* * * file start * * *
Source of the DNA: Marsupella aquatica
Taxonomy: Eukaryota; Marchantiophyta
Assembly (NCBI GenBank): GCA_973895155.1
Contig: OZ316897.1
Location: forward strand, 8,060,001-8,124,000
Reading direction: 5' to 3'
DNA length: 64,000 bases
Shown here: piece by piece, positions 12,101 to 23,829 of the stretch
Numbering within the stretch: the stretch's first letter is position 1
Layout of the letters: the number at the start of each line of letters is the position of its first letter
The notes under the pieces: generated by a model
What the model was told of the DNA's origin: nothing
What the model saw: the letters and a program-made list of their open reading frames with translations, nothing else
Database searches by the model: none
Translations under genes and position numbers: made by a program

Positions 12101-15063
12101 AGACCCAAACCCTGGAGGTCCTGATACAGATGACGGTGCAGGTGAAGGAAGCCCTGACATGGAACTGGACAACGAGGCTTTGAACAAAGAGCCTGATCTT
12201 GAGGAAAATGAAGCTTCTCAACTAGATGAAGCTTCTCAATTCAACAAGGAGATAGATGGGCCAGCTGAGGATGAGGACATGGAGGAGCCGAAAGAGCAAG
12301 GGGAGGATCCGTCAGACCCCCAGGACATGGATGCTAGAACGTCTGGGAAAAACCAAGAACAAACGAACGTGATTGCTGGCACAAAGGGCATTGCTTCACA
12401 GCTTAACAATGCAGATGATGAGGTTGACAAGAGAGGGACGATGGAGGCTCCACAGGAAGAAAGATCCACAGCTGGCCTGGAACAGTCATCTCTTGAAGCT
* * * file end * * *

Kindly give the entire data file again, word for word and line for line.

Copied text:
Source of the DNA: Marsupella aquatica
Taxonomy: Eukaryota; Marchantiophyta
Assembly (NCBI GenBank): GCA_973895155.1
Contig: OZ316897.1
Location: forward strand, 8,060,001-8,124,000
Reading direction: 5' to 3'
DNA length: 64,000 bases
Shown here: piece by piece, positions 12,101 to 23,829 of the stretch
Numbering within the stretch: the stretch's first letter is position 1
Layout of the letters: the number at the start of each line of letters is the position of its first letter
The notes under the pieces: generated by a model
What the model was told of the DNA's origin: nothing
What the model saw: the letters and a program-made list of their open reading frames with translations, nothing else
Database searches by the model: none
Translations under genes and position numbers: made by a program

Positions 12101-15063
12101 AGACCCAAACCCTGGAGGTCCTGATACAGATGACGGTGCAGGTGAAGGAAGCCCTGACATGGAACTGGACAACGAGGCTTTGAACAAAGAGCCTGATCTT
12201 GAGGAAAATGAAGCTTCTCAACTAGATGAAGCTTCTCAATTCAACAAGGAGATAGATGGGCCAGCTGAGGATGAGGACATGGAGGAGCCGAAAGAGCAAG
12301 GGGAGGATCCGTCAGACCCCCAGGACATGGATGCTAGAACGTCTGGGAAAAACCAAGAACAAACGAACGTGATTGCTGGCACAAAGGGCATTGCTTCACA
12401 GCTTAACAATGCAGATGATGAGGTTGACAAGAGAGGGACGATGGAGGCTCCACAGGAAGAAAGATCCACAGCTGGCCTGGAACAGTCATCTCTTGAAGCT